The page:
When the weather is not desirable


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People have been saying “it’s the most wonderful time of the year” since at least 1963, when Andy Williams’ famous song of the same name was released.

60 years later, and (hopefully) at the tail end of an extreme cold snap, many of us might put it differently.

The more polite among us might call this a time when “the weather is not desirable.” That’s how a man with a vaguely similar name to Williams – but with an altogether different resume – characterized it just a few months after the famous song first hit the airwaves.

Winnipeg Free Press file photo

A Downtown Spirit bus stops for passengers near City Hall. The free bus was discontinued in 2020.

His name was Jack Willis, and he served on the now defunct Metro Corporation of Greater Winnipeg from its inception in 1960 to its dissolution in 1971.

Willis wasn’t just politely negative.

Looking to find a way “of lowering the transit deficit, easing traffic congestion in the downtown area, revitalizing the central core business district and improving the utilities (sic) public image,” Willis came up with an idea.

“For relatively short distances,” he told the Free Press in 1964, “we hope to encourage people to park their cars in one place and use … (low) fare buses to move around.” He proposed trying it on an experimental basis, primarily during the holiday season, “when use of the downtown area is at its height,” and, yes, “when the weather is not desirable.”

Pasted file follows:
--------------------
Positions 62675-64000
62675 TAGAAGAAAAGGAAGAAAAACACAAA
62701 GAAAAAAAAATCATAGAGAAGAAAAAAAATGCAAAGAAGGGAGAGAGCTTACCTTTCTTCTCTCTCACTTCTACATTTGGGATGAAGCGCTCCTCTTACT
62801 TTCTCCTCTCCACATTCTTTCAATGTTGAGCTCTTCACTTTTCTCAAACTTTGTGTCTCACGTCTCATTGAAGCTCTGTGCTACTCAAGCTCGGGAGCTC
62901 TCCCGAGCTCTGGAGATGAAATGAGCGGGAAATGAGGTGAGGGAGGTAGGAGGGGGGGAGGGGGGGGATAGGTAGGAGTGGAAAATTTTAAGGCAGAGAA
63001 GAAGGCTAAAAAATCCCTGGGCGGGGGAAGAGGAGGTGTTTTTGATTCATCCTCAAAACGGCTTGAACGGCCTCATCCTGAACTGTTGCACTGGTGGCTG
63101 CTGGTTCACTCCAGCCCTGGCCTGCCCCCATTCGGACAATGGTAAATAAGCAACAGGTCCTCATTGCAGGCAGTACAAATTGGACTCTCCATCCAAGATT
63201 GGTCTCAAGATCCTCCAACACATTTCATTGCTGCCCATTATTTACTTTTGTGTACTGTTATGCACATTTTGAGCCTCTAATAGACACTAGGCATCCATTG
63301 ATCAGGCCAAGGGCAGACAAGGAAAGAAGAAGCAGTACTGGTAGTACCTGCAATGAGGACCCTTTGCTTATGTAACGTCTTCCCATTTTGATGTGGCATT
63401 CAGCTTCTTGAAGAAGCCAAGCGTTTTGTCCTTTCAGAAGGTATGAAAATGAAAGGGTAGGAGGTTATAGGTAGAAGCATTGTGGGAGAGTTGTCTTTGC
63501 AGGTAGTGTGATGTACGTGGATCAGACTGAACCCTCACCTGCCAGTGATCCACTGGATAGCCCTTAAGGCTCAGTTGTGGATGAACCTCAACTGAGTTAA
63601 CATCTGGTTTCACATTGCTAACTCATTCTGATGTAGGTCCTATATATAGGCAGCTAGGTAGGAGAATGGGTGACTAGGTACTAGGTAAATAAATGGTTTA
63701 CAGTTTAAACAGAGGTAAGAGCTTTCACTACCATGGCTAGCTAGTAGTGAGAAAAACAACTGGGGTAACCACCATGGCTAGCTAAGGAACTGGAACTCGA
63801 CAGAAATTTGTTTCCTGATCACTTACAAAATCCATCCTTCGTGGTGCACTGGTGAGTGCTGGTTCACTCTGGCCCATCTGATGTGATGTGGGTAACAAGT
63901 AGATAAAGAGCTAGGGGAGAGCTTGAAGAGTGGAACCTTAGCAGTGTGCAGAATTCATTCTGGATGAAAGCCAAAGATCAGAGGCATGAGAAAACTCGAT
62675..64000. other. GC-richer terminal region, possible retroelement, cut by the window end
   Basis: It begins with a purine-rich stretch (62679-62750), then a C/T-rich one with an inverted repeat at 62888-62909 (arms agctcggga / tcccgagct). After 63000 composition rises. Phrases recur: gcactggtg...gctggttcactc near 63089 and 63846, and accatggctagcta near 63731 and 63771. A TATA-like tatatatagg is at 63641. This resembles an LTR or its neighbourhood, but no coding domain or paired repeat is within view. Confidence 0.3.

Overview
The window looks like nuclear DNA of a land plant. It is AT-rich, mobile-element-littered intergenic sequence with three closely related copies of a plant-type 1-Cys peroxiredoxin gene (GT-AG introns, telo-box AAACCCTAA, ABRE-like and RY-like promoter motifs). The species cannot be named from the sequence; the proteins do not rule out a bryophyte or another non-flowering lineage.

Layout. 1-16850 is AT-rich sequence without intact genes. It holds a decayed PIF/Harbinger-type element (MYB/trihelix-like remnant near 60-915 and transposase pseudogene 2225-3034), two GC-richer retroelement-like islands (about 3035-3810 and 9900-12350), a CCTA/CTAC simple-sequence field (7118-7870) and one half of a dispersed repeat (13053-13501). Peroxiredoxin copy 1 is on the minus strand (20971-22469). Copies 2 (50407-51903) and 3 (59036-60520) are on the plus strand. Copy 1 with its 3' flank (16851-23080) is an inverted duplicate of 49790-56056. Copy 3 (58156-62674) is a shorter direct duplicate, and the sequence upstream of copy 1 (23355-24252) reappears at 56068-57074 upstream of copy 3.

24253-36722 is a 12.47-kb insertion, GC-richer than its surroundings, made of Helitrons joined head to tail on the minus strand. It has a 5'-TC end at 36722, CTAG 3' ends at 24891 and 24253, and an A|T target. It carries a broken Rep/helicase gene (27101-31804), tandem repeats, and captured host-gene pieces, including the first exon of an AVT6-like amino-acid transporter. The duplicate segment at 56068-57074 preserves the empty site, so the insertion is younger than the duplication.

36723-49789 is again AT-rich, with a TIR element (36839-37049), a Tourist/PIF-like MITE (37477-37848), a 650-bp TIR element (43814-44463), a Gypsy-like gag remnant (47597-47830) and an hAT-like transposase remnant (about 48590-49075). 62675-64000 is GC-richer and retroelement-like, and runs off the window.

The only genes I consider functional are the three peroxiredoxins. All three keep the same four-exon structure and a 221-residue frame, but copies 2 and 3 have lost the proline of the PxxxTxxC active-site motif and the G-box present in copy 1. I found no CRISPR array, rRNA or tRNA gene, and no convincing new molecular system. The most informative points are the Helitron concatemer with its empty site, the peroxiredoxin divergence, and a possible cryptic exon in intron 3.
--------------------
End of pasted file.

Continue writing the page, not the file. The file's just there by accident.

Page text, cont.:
A lot has changed in the past 60 years, but some things never change. Others seem to move in retrograde fashion.

For many years an idea like Willis’ — a bus called the Downtown Spirit — ran through Winnipeg’s core business district until it was discontinued in September 2020. It was free of charge.

Lockdowns probably helped do it in, but so did a host of other problems. Winnipeg Transit, now as then, could again use a boost to its public image.

Now that people can safely re-engage with their communities, the hope has been that a surge of life returns, not just downtown, but to other business communities as well.

The Winter Village put on by the Osborne Village BIZ was meant to highlight its vibrant business sector. But there are several communities around the city — including one just to its south — deserving of the same recognition. Many of them also happen to be clumped together in relatively short distances, and it might be an idea to make it easier to move freely between them.

It is too late for this holiday season, but it might be an idea for the next.

I’m guessing the weather won’t be any more desirable.

Andrew Braga

Andrew Braga
South Osborne community correspondent

Andrew Braga is a community correspondent for South Osborne.

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